being then in Spain, with the character of ambassador-extraordinary, prince Rupert, and old general Monk, now duke of Albemarle, were appointed to command the fleet;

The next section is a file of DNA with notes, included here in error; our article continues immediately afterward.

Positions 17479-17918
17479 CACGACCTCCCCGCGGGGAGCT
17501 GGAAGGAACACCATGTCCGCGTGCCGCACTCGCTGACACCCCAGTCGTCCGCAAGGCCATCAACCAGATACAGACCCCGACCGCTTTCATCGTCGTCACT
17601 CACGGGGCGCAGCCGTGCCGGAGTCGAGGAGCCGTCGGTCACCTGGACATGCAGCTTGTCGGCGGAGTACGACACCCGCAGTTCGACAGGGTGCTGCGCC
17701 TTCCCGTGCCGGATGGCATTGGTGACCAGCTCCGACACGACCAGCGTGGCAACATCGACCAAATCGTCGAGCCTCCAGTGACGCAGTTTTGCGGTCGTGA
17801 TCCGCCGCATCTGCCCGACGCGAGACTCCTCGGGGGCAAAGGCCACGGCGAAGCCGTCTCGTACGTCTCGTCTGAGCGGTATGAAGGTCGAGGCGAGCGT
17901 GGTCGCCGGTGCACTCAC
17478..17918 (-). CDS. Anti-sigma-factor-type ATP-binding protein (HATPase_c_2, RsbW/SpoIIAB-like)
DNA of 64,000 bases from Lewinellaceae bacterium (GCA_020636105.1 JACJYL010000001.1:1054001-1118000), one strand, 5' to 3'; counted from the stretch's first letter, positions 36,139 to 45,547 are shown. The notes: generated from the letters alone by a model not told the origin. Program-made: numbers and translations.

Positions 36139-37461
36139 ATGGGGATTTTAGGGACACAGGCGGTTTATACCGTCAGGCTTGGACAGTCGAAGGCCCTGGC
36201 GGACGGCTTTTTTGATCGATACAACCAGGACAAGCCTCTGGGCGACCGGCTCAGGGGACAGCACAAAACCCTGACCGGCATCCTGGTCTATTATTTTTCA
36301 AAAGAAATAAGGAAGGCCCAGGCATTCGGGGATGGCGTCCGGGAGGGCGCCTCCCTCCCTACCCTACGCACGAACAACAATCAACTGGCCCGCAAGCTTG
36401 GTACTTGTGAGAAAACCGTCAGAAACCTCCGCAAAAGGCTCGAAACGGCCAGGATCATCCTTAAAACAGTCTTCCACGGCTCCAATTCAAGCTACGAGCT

, an eminent English admiral in the last century, descended from a very good family in Lincolnshire, and entered early into the sea-service, where he obtained the character of an able and experienced officer, and the honour of knighthood from king Charles I. This, however, did not hinder him from adhering to the parliament, when by a very singular intrigue he got possession of the fleet, and so zealous he was in the service of his masters, that when in 1648, the greatest part of the navy went over to the prince of Wales, he, who then commanded the Lion, secured that ship for the parliament, which was by them esteemed an action of great importance. As this was a sufficient proof of his fidelity, he had the command given him in a squadron, that was employed to watch the motions of the prince of Wales and accordingly sailed to the coast of Ireland, where he prevented his highness from landing, and drew many of the seamen to that service from which they had deserted. The parliament next year sent him with a considerable number of ships, and the title of admiral, to the coast of Ireland, which commission he discharged with such vigour, that the parliament continued him in his command for another year, and ordered an immediate provision to be made for the payment of his arrears, and presented him with one hundred pounds. After the war was finished in Ireland, sir George Ayscue had orders to sail with a small squadron, to reduce the island of Barbadoes but his orders were countermanded, as the parliament received information, that the Dutch were treating with sir John Grenville, in order to have the isles of Scilly put into their hands, and therefore it was thought necessary to reduce these islands first. Blake and Ayscue were employed in this expedition, in the spring of 1651, and performed it with honour and success, sir John Grenville entering into a treaty with them, who used him very honourably, and gave him fair conditions, after which Blake returned to England, and Ayscue proceeded on his voyage to Barbadoes. The parliament were at first pleased, but when the conditions were known, Blake and Ayscue were accused of being too liberal. Blake resented this, and threatened to lay down his commission, which he said he was sure Ayscue would also do. Upon this, the articles were honourably complied with, and sir George received orders to sail immediately to the West Indies. Sir George continued his voyage, and arrived at Barbadoes October 26, 1651. He then found his enterprize would be attended with great difficulties, and such as had not been foreseen at home. The lord Willoughby, of Parham, commanded there for the king, and had assembled a body of 5,Ooo men for the defence of the island. He was a nobleman of great parts and greater probity, one who had been extremely reverenced by the parliament, before he quitted their party, and was Dow extremely popular on the island. Sir George, however, shewed no signs of concern, but boldly forced his passage into the harbour, and made himself master of twelve sail of Dutch merchantmen that lay there, and next morning he sent a summons to the lord Willoughby, requiring him to submit to the authority of the parliament of England, to which his lordship answered, that he knew no such authority, that he had a commission from king Charles II. to be governor of that island, and that he would keep it for his majesty’s service at the hazard of his life. On this, sir George thought it not prudent to land the few troops he had, and thereby discover his weakness to so cautious an enemy. In the mean time, he receivect a letter by an advice-boat from England, with the news of the king’s being defeated at Worcester, and one intercepted from lady Willoughby, containing a very particular account of that unhappy affair. He now summoned lord Willoughby a second time, and accompanied his summons with lady Willoughby’s letter, but his lordship continued firm in his resolution. All this time, sir George anchored in Speights bay, and stayed there till December, when the Virginia merchant fleet arriving, he made as if they were a reinforcement that had been sent him, but in fact, he had not above 2000 men, and the sight of the little army on shore made him cautious of venturing his men, till he thought the inhabitants had conceived a great idea of his strength. The Virginia ships were welcomed at their coming in, as a supply of men of war, and he presently ordered his men on shore: 159 Scotch servants aboard that fleet, were added to a regiment of 700 men, and some seamen, to make their number look more formidable. One colonel Allen landed with them on the 17th of December, and found lord Willoughby’s forces well entrenched, near a fort they had upon the sea- coast. They attacked him, however, and, in a sharp dispute, wherein about sixty men were killed on both sides, had so much the advantage, that they drove them to the fort, notwithstanding that colonel Allen, their commander, was killed by a musket shot, as he attempted to land. After other attempts, sir George procured colonel Moddiford, who was one of the most leading men on the place, to enter into a treaty with him, and this negociation succeeded so well, that Moddiford declared publicly for a peace, and joined with sir George to bring lord Willoughby, the. governor, to reason, as they phrased it but lord Willoughby never would have consented if an accident had not happened, which put most of the gentlemen about him into such confusion, that he could no longer depend upon their advice or assistance. He had called together his officers, and while they were sitting in council, a cannon-ball beat open the door of the room, and took off the head of the centinel posted before it, which so frighted all the gentlemen of the island, that they not only compelled their governor to lay aside his former design, but to retire to a. place two miles farther from the harbour. Sir George Ayscue, taking advantage of this unexpected good fortune, immediately ordered all his forces on shore, as if he intended to have attacked them in their entrenchments, which struck such a terror into some of the principal persons about the governor, that, after rhature deliberation on his own circumstances, and their disposition, he began to alter his mind, and thereupon, to avoid the effusion of blood, both parties appointed commissaries to treat. Sir George named captain Peck, Mr. Searl, colonel Thomas Moddiforcl, and James Colliton, esq. the lord Willoughby, sir Richard Peers, Charles Pirn, esq. colonel Ellice, and major Byham, who on the 17th of January agreed on articles of rendition, which were alike comprehensive and honourable. The lord Willoughby had what he most desired, indemnity, and freedom of estate and person, upon which, soon after, he returned to England. The islands of Nevis, Antigua, and St. Christopher, were, by the same capitulation, surrendered to the parliament. After this, sir George, considering that he had fully executed his commission, returned with the squadron under his command to England, and arriving at Plymouth on the 25th of May, 1652, was received with all imaginable testimonies of joy and satisfaction by the people there, to whom he was well known before, as his late success also served not a little to raise and heighten his reputation. It was not long after his arrival, before he found himself again obliged to enter upon action for the Dutch war which broke out in his absence, was then become extremely warm, and he was forced to take a share in it, though his ships were so extremely foul, that they were much fitter to be laid up, than to be employed in any farther service. On the 21st of June, 1652, he came to Dover, with his squadron of eleven sail, and there joined his old friend admiral Blake, but Blake having received orders to sail northward, and destroy the Dutch herring fishery, sir George Ayscue was left to command the fleet in the Downs. Within a few days after Blake’s departure he took five sail of Dutch merchantmen, and had scarcely brought them in before he received advice that a fleet of forty sail had been seen not far from the coast, upon which he gave chace, fell in amongst them, took seven, sunk four, and ran twenty-four upon the French shore, all the rest being separated from their convoy. The Dutch admiral, Van Tromp, who was at sea- with a great fleet, having information of sir George Ayscue’s situation, resolved to take advantage of him, and with no“less than one hundred sail, clapped iji between him and the river, and resolved to surprize such ships as should attempt to go out or, if that design failed, to go in and sink sir George and his squadron. The English admiral soon discovered their intention, and causing a signal to be made from Dover castle, for all ships to keep to sea, he thereby defeated the first part of their project. However, Van Tromp attempted the second part of his scheme, in hopes of better success, and on the 8th of July, when it was ebb, be began to sail towards the English fleet but, the wind dying away, he was obliged to come to an anchor about a league off, in order to expect the next ebb. Sir George, in the mean time, caused a strong platform to be raised between Deal and Sandown castles, well furnished with artillery, so pointed, as to bear directly upon the Dutch as they came in the militia of the county of Kent were also ordered down to the sea-shore notwithstanding which preparation, the Dutch admiral did not recede from his point, but at the next ebb weighed anchor, and would have stood intothe port but the wind coming about south-west, and blowing directly in his teeth, constrained him to keep out, and being straightened for time, he was obliged to sail away, and leave sir George safe in the harbour, with the small squadron he commanded. He was soon after ordered to Plymouth, to bring in under his convoy five East- India ships, which he did in the latter end of July and in the first week of August, brought in four French and Dutch prizes, for which activity and vigilance in his command he was universally commended. In a few days after this, intelligence was received, that Van Tromp’s fleet was seen off the back of the isle of Wight, and it was thereupon resolved, that sir George with his fleet of forty men of war, most of them hired merchantmen, except flag ships, should stretch over to the coast of France to meet them. Accordingly, on the 16th of August, between one and two o'clock at noon, they got sight of the enemy, who quitted their merchantmen, being fifty in number. About four the fight began, the English Admiral with nine others charging through their fleet; his ships received most damage in the shrouds, masts, sails, and rigging, which was repaid the Dutch in their hulls. Sir George having thus passed through them, got the weather-gage, and charged them again, but all his fleet not coming up, and the night already entered, they parted with a drawn battle. Captain Peck, the rear-admiral, lost his leg, of which, soon after, he died. Several captains were wounded, but no ship lost. Of the Dutch, not one was said to be lost, though many were shot through and through, but so that they were able to proceed on their voyage, and anchored the next day after, being followed by the English to the isle of Bassa; but no farther attempt was made by our fleet, on account, as it was pretended, of the danger of the French coasts, from whence they returned to Plymouth- Sound to repair. The truth of the matter was, some of sir George’s captains were a little bashful in this affair, and the fleet was in so indifferent a condition, that it was absolutely necessary to refit before they proceeded again to action. He proceeded next to join Blake in the northern seas, where he continued during the best part of the month of September, and took several prizes and towards the latter end of that month he returned with general Blake into the Downs, with one hundred and twenty sail of men of war. On the 27th of that mojith a great Dutch fleet appeared, after which, Blake with his fleet sailed, and sir George Ayscue, pursuant to the orders he had received, returned to Chatham with his own ship, and sent the rest of his squadron into several ports to be careened. Towards the end of November, 1652, general Blake lying at the mouth of our river, began to think that the season of the year left no room to expect farther action, for which reason he detached twenty of his ships to bring up a fleet of colliers from Newcastle, twelve more he had sent to Plymouth, and our admiral, as before observed, with fifteen sail, had proceeded up the river in order to their being careened. Such was the situation of things, when Van Tromp appeared with a fleet of eighty- five sail. Upon this Blake sent for the most experienced officers on board his own ship, where, after a long consultation, it was agreed, that he should wait for, and fight the enemy, though he had but thirtyseven sail of men of war, and a few small ships. Accordingly, on the 29th of November, a general engagement ensued, which lasted with great fury from one in the afternoon till it was dark. Blake in the Triumph, with his seconds the Victory and the Vanguard, engaged for a considerable time near twenty sail of Dutch men of war, and they were in the utmost danger of being oppressed and destrdyed by so unequal a force. This, however, did not hinder Blake from forcing his way into a throng of enemies, to relieve the Garland and Bonadventure, in doing which he was attacked by many of their stoutest ships, which likewise boarded him, but after several times beating them off, he at last found an opportunity to rejoin his fleet. The loss sustained by the English consisted in five ships, either taken or sunk, and several others disabled. The Dutch confess, that one of their men of war was burnt towards the end of the fight, and the captain and most of his men drowned, and also that the ships of Tromp and Evertson were much disabled. At last, night having parted the two fleets, Blake supposing he had sufficiently secured the nation’s honour and his own, by waiting the attack of an enemy, so much superior, and seeing no prospect of advantage by renewing the fight, retired up the river but sir George Ayscue, who inclined to the bolder but less prudent counsel, was so disgusted at this retreat, that he laid down his commission. The services this great man had rendered his country, were none of them more acceptable to the parliament, than this act of laying down his command. They had long wished and waited for an opportunity of dismissing him from their service, and were therefore extremely pleased that he had saved them this trouble however, to shew their gratitude for past services, and to prevent his falling into absolute discontent, they voted him a present of three hundred pounds in money, and likewise bestowed upon him three hundred pounds per annum in Ireland. There is good reason to believe, that Cromwell and his faction were as well pleased with this gentleman’s quitting the sea-service for as they were then meditating, what they soon afterwards put in execution, the turning the parliament out of doors, it could not but be agreeable to them, to see an officer who had so great credit in the navy, and who was so generally esteemed by the nation, laid aside in such a manner, both as it gave them an opportunity of insinuating the ingratitude of that assembly to so worthy a person, and as it freed them from the apprehension of his disturbing their measures, in case he had continued in the fleet; which it is highly probable might have come to pass, considering that Blake was far enough from being of their party, and only submitted to serve the protector, because he saw no other way left to serve his country, and did not think he had interest enough to preserve the fleet, after the defection of the army, which perhaps might not have been the case, if sir George Ayscue had continued in his command. This is so much the more probable, as it is very certain that he never entered into the protector’s service, or shewed himself at all willing to concur in his measures though there is no doubt that Cromwell would have been extremely glad of so experienced an officer in his Spanish war. He retired after this to his country-seat in the county of Surrey, and lived there in great honour and splendor, visiting, and being visited by persons of the greatest distinction, both natives and foreigners, and passing in the general opinion of both, for one of the ablest sea-captains of that age. Yet there is some reason to believe that he had a particular correspondence with the protector’s second son, Henry; since there is still a letter in being from him to secretary Thurloe, which shews that he had very just notions of the worth of this gentleman, and of the expediency of consulting him in all such matters as had a relation to maritime power. The protector, towards the latter end of his life, began to grow dissatisfied with the Dutch, and resolved to destroy their system without entering immediately into a war with them. It was with this view, that he encouraged the Swedes to cultivate, with the utmost diligence, a maritime force, promising in due time to assist them with a sufficient number of able and experienced officers, and with an admiral to command them, who, in point of reputation, was not inferior to any then living. For this reason, he prevailed on sir George, by the intervention of the Swedish ambassador and of Whitelock, and sir George from that time began to entertain favourable thoughts of the design, and brought himself by degrees to think of accepting the offer made him, and of going over for that purpose to Sweden and although he had not absolutely complied during the life of the protector, he closed at last with the proposals made him from Sweden, and putting every thing in order for his journey, towards the latter end of the year 1658, and as soon as he had seen the officers embarked, and had dispatched some private business of his own, he prosecuted his voyage, though in the very depth of winter. This exposed him to great hardships, but on his arrival in Sweden, he was received with all imaginable demonstrations of civility and respect by the king, who might very probably have made good his promise, of promoting him to the rank of high-admiral of Sweden, if he had not been taken off by an unexpected death. This put an end to his hopes in that country, and disposed sir George Ayscue to return home, where a great change had been working in his absence, which was that of restoring king CharJes It. It does not at all appear, that sir George had any concern in this great affair but the contrary may be rather presumed, from his former attachment to the parliament, and his making it his choice to have remained in Sweden, if the death of the monarch, who invited him thither, had not prevented him. On his return, however, he not only submitted to the government then established, but gave the strongest assurances to the administration, that he should be at all times ready to serve the public, if ever there should be occasion, which was very kindly taken, and he had the honour to be” introduced to his majesty, and to kiss his hand. It was not long before he was called to the performance of his promise for the Dutch war breaking out in 1664, he was immediately put into commission by the direction of the duke of York, who then commanded the English fleet. In the spring of the year 1665, he hoisted his flag as rear-admiral of the blue, under the earl of Sandwich, and in the great battle that was fought the third of June in the same year, that squadron had the honour to break through the centre of the Dutch fleet, and thereby made way for one of the most glorious victories ever obtained by this nation at sea. For in this battle, the Dutch had ten of their largest ships sunk or burned, besides their admiral Opdam’s, that blew up in the midst of the engagement, by which the admiral himself, and upwards of five hundred men perished. Eighteen men of war were taken, four fire-ships destroyed, thirteen captains, and two thousand and fifty private men made prisoners and this with so inconsiderable loss, as that of one ship only, nnd three hundred private men. The fleet being again in a condition to put to sea, was ordered to rendezvous in Southwold-bay, from whence, to the number of sixty sail, they weighed on the fifth of July, and stood over for the coast of Holland. The standard was borne by the gallant earl of Sandwich, to whom was viceadmiral sir George Ayscue, and sir Thomas Tyddiman rear-admiral, sir William Perm was admiral of the white, sir William Berkley vice-admiral, and sir Joseph Jordan rear-admiral. The blue flag was carried by sir Thomas ^Vllen, whose vice and rear, were sir Christopher Minims, and sir John Harman. The design was, to intercept de Ruyter in his return, or, at least, to take and burn the Turkey and East-India fleets, of which they had certain intelligence, but they succeeded in neither of these schemes; de Ruyter arrived safely in Holland, and the Turkey and India fleets took shelter in the port of Bergen in Norway. The earl of Sandwich having detached sir Thomas Tyddiman to attack them there, returned home, and in his passage took eight Dutch men of war, which served as convoys to their East and West India fleets, and several merchantmen richly laden, which finished the triumphs of that year. ^The plain superiority of the English over the Dutch at sea, engaged the French, in order to keep up the war between the maritime powers, and make them do their business by destroying each other, to declare on the side of theweakest, as did the king of Denmark also, which, nevertheless, had no effect upon the English, who determined to carry on the war against the allies, with the same spirit they had done against the Dutch alone. In the spring, therefore, of the year 1666, the fleet was very early at sea, under the command of the joint admirals for a resolution having been taken at Court, not to expose the person of the duke of York any more, and the earl of Sandwich being then in Spain, with the character of ambassador-extraordinary, prince Rupert, and old general Monk, now duke of Albemarle, were appointed to command the fleet; having under them as gallant and prudent officers as ever distinguished themselves in the English navy, and, amongst these, sir William Berkley commanded the blue, and sir George Ayscue the white squadron. Prince Rupert, and the duke of Albemarle, went on board the fleet, the twenty-third of April, 1666, and sailed in the beginning of May. Towards the latter end of that month, the court was informed, that the French fleet, under the command of the duke of Beaufort, were coming out to the assistance of the Dutch, and upon receiving this news, the court sent orders to prince Rupert to sail with the white squadron, the admirals excepted, to look out and fight the French, which command that brave prince obeyed, but found it a mere bravado, intended to raise the courage of their new allies, and thereby bring them into the greater danger. At the same time prince Rupert sailed from the Downs, fthe Dutch put out to sea, the wind at north-east, and a fresh gale. This brought the Dutch fleet on the coast of Dunkirk, and carried his highness towards the Isle of Wight but the wind suddenly shifting to the south-west, and blowing hard, brought both the Dutch and the duke to an anchor. Captain Bacon, in the Bristol, first discovered the enemy, and by firing his guns, gave notice of it to the English fleet. Upon this a council of war was called, wherein it was resolved to fight the enemy, notwithstanding their great superiority. After the departure of prince Rupert, the duke had with him only the red and blue squadrons, making about sixty sail, whereas the Dutch fleet consisted of ninety-one men of war, carrying 4716 guns, and 22,460 men. It was the first of June when they were discerned, and the duke was so warm for engaging, that he attacked the enemy before they had time to weigh anchor, and, as de Ruyter himself says in his letter, they were obliged to cut their cables and in the same letter he owns, that to the last the English were the aggressors, notwithstanding their inferiority and other disadvantages. This day’s fight was very fierce and bloody for the Dutch, confiding in their numbers, pressed furiously upon the English fleet, while the English officers, being men of determined resolution, fought with such courage and constancy, that they not only repulsed the Dutch, but renewed the attack, and forced the enemy to maintain the fight longer than they were inclined to do, so that it was ten in the evening before their cannon were silent. The following night was spent in repairing the damages suffered on both sides, and next morning the fight was renewed by the English with fresh vigour. Admiral Van Tromp, with vice-admiral Vander Hulst, being on board one ship, rashly engaged among the English, and were in the utmost danger, either of being taken or burnt. The Dutch affairs, according to their own account, were now in a desperate condition but admiral de Ruyter at last disengaged them, though not till his ship was disabled, and vice-admiral Vander Hulst killed. This only changed the scene for de Ruyter was now as hard pushed as Tromp had been before; but a reinforcement arriving, preserved him also, and so the second day’s fight ended earlier than the first. The duke finding that the Dutch had received a reinforcement, and that his small fleet, on the contrary, was much weakened, through the damages sustained by some, and the Joss and absence of others of his ships, took, towards the evening, the resolution to retire, and endeavour to join prince Rupert, who was coming to his assistance. The retreat was performed in good order, twenty- six or twentyeight men of war that had suffered least, brought up the rear, interposing between the enemy and the disabled ships, three of which, being very much shattered, were burnt by the English themselves, and the men taken on board the other ships. The Dutch fleet followed, but at a distance. As they thus sailed on, it happened on the third day that sir George Ayscue, admiral of the white, who commanded the Royal Prince (being the largest and heaviest ship of the whole fleet) unfortunately struck upon the sand called the Galloper, where being threatened by the enemy’s fire-ships, and hopeless of assistance from his friends (whose timely return, the near approach of the enemy, and the contrary tide, had absolutely rendered impossible), he was forced to surrender. The Dutch admiral de Ruyter, in his letter to the States-general, says, in few words, that sir George Ayscue, admiral of the white, having run upon a sand -bank, fell into their hands, and that after taking out the commanders, and the men that were left, they set the s’mp on fire. But the large relation, collected by order of the States out of all the letters written to them upon that occasion, informs us, that sir George Ayscue, in the Royal Prince, ran upon the Galloper, an unhappy accident, says that relation, for an officer who had behaved very gallantly during the whole engagement, and who only retired in obedience to his admiral’s orders. The unfortunate admiral made signals for assistance but the English fleet continued their route so that he was left quite alone, and without hope of succour in which situation he was attacked by two Dutch fire-ships, by which, without doubt, he had been burnt, if lieutenant-admiral Tromp, who was on board the ship of rear-admiral Sweers, had not made a signal to call off the fire-ships, perceiving that his flag was already struck, and a signal made for quarter, upon which rear-admiral Sweers, by order of Tromp, went on board the English ship, and brought off sir George Ayscue, his officers, and some of his men, on board his own vessel, and the next morning sir George was sent to the Dutch coast, in order to go to the Hague in a galliot, by order of general de Ruyter. The English ship was afterwards got off the sands, notwithstanding which, general de Ruyter ordered the rest of the crew to be taken out, and the vessel set on fire, that his fleet might he the less embarrassed, which was accordingly done. But in the French relation, published by order of that court, we have another circumstance, which the Dutch have thought fit to omit, and it is this, that the crew gave np the ship against the admiral’s will, who had given orders /or setting her on fire. There were some circumstances which made the loss of this ship, in this manner, very disagreeable to the English court, and perhaps this may be the reason that so little is said of it in our own relations. In all probability general de Ruyter took the opportunity of sending sir George Ayscue to the Dutch coast the next morning, from an apprehension that he might be retaken in. the next day’s fight. On his arrival at the Hague he was very civilly treated but to raise the spirits of their people, and to make the most of this dubious kind of victory, the states ordered sir George to be carried as it were in triumph, through the several towns of Holland, and then confined him in the castle of Louvestein, so famous in the Dutch histories for having been the prison of some of their most eminent patriots, and from whence the party which opposed the prince of Orange were styled the Louvestein faction. As soon as sir George Ayscue came to this castle, he wrote a letter to king Charles II. to acquaint him with the condition he was in, which letter is still preserved in the life of the Dutch admiral, de Ruyter. How long he remained there, or whether he continued a prisoner to the end of the war, is uncertain, but it is said that he afterwards returned to England, and spent the remainder of his days in peace. Granger observes very justly, that it is scarcely possible to give a higher character of the courage of this brave admiral, than to say that he was a match for Van Tromp or de Ruyter.